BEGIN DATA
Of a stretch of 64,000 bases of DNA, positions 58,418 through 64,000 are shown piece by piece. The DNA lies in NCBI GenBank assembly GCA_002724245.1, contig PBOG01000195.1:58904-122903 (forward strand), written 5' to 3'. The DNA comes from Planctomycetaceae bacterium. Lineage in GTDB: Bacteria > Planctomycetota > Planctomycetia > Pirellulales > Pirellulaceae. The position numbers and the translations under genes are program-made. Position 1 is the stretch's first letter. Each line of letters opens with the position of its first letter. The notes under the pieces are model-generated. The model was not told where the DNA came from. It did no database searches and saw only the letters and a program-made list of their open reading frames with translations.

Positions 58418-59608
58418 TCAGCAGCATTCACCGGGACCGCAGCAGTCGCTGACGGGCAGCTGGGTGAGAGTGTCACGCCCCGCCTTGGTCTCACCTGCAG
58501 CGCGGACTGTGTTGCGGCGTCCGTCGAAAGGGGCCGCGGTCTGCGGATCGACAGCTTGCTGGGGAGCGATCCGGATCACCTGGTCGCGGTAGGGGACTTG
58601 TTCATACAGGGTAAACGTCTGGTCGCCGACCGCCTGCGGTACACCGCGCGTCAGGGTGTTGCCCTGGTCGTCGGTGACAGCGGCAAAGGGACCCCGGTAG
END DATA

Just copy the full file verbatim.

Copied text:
Of a stretch of 64,000 bases of DNA, positions 58,418 through 64,000 are shown piece by piece. The DNA lies in NCBI GenBank assembly GCA_002724245.1, contig PBOG01000195.1:58904-122903 (forward strand), written 5' to 3'. The DNA comes from Planctomycetaceae bacterium. Lineage in GTDB: Bacteria > Planctomycetota > Planctomycetia > Pirellulales > Pirellulaceae. The position numbers and the translations under genes are program-made. Position 1 is the stretch's first letter. Each line of letters opens with the position of its first letter. The notes under the pieces are model-generated. The model was not told where the DNA came from. It did no database searches and saw only the letters and a program-made list of their open reading frames with translations.

Positions 58418-59608
58418 TCAGCAGCATTCACCGGGACCGCAGCAGTCGCTGACGGGCAGCTGGGTGAGAGTGTCACGCCCCGCCTTGGTCTCACCTGCAG
58501 CGCGGACTGTGTTGCGGCGTCCGTCGAAAGGGGCCGCGGTCTGCGGATCGACAGCTTGCTGGGGAGCGATCCGGATCACCTGGTCGCGGTAGGGGACTTG
58601 TTCATACAGGGTAAACGTCTGGTCGCCGACCGCCTGCGGTACACCGCGCGTCAGGGTGTTGCCCTGGTCGTCGGTGACAGCGGCAAAGGGACCCCGGTAG